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Putting On A Seminar

Done correctly, seminars can increase your company's visibility--and even ring up sales.

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Anyone who's attended an interesting and informative seminar knows it can be one of the best ways to train staff, keep yourself up-to-date on industry changes and learn new skills. On the flip side, seminars are also a powerful way to build awareness of your company, market your product or services, and possibly create a new revenue stream for your business. Whatever type of business you're in, you probably have knowledge and expertise that others would find helpful--and that might encourage them to use your services. Follow this checklist to make your seminars great:

  • When determining what to charge for your seminar, consider two rules of thumb: 1) Most people will attend events for which they've already paid in advance, and 2) the more you charge, the less overt selling you should do.
  • Consider defraying your costs by teaming up with another business that's related to yours.
  • Do some homework before you schedule your seminar to avoid competing with other events that could reduce your attendance.
  • Create a concise marketing plan for your seminar. Include publicity, direct mail, advertising and other appropriate promotional vehicles.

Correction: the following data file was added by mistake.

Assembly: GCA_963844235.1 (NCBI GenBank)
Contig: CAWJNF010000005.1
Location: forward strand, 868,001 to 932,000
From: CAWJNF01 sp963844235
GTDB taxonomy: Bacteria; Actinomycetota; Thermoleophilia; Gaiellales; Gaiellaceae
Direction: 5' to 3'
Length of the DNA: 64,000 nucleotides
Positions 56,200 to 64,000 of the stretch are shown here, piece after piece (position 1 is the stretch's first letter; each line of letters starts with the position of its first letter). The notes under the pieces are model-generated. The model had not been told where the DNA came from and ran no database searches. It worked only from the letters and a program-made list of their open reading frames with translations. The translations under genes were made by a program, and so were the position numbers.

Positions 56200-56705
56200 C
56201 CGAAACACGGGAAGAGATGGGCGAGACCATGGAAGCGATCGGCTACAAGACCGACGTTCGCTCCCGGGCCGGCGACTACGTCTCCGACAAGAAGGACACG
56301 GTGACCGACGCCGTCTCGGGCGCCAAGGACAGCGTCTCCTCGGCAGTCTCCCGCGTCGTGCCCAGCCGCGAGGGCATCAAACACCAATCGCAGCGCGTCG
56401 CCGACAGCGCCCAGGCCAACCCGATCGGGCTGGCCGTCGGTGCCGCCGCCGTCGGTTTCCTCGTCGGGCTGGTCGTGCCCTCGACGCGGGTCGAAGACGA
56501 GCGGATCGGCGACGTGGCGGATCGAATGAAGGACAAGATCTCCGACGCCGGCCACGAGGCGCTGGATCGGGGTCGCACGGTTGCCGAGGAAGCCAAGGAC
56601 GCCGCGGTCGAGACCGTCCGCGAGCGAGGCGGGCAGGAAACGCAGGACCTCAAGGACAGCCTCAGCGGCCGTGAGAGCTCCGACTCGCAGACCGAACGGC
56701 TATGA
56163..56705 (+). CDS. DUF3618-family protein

• Before you determine the length of your seminar, consider your audience, your topic and other related factors. If you're planning to speak to a room full of accountants, don't schedule a half-day seminar during tax season.
  • Most hotels and conference centers routinely host seminars and have the process down to a science. If your budget won't allow for such accommodations, check out renting space at a local college or training facility.
  • Advance registration gives you a good idea of how many people to expect and how many handouts you'll need. Always ask how registrants heard about the seminar so you can track your marketing results.
  • Handouts are one of the most overlooked tools in seminar marketing. Give your attendees professional-looking materials that support key points in your presentation.
  • Have enough staff at the event to handle registration, last-minute errands, product sales, distribution of handouts and other event essentials.
  • Be sure you obtain names, postal and e-mail addresses, and other important contact information from your attendees for follow-up purposes. You may also wish to develop an evaluation form to distribute and collect to help you make your seminar even better next time around.